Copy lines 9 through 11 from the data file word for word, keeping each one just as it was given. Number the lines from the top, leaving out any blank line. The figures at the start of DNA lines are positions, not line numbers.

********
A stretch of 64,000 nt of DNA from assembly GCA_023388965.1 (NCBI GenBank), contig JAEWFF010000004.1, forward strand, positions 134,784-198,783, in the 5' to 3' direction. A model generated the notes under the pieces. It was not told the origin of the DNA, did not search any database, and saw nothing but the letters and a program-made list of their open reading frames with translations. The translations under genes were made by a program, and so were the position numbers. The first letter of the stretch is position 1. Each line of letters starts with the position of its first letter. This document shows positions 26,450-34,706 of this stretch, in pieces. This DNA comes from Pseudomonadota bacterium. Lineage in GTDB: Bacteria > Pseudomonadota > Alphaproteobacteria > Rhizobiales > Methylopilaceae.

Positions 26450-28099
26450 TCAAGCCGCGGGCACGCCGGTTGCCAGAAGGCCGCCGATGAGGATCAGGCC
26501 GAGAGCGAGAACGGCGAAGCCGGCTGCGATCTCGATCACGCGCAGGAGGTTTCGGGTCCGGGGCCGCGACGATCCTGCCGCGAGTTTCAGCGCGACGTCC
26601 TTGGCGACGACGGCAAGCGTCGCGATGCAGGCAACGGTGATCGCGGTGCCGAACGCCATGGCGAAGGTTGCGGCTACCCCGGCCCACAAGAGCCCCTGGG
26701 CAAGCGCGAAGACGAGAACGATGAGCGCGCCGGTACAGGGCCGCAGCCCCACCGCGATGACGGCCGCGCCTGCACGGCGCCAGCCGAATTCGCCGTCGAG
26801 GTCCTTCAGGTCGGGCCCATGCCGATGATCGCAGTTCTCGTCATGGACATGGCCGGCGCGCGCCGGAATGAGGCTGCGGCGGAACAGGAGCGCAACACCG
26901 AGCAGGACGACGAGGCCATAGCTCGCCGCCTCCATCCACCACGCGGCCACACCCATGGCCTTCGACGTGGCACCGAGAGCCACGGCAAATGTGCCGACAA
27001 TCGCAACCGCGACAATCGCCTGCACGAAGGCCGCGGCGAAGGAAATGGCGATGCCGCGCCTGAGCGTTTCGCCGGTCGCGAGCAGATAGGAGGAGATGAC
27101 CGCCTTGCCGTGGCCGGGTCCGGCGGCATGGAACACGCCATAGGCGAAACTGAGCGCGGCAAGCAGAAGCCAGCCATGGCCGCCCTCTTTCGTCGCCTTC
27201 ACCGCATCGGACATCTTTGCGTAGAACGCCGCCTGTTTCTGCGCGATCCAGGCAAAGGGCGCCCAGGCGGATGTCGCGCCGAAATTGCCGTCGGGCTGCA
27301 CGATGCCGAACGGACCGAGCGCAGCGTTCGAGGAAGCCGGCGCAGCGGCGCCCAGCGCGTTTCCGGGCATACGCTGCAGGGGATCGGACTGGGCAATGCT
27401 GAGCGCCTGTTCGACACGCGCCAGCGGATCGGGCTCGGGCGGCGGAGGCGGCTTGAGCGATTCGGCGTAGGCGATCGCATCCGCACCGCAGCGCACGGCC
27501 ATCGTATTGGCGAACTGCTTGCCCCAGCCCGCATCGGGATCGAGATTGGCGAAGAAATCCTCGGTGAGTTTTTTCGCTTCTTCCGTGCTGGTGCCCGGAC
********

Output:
27001 TCGCAACCGCGACAATCGCCTGCACGAAGGCCGCGGCGAAGGAAATGGCGATGCCGCGCCTGAGCGTTTCGCCGGTCGCGAGCAGATAGGAGGAGATGAC
27101 CGCCTTGCCGTGGCCGGGTCCGGCGGCATGGAACACGCCATAGGCGAAACTGAGCGCGGCAAGCAGAAGCCAGCCATGGCCGCCCTCTTTCGTCGCCTTC
27201 ACCGCATCGGACATCTTTGCGTAGAACGCCGCCTGTTTCTGCGCGATCCAGGCAAAGGGCGCCCAGGCGGATGTCGCGCCGAAATTGCCGTCGGGCTGCA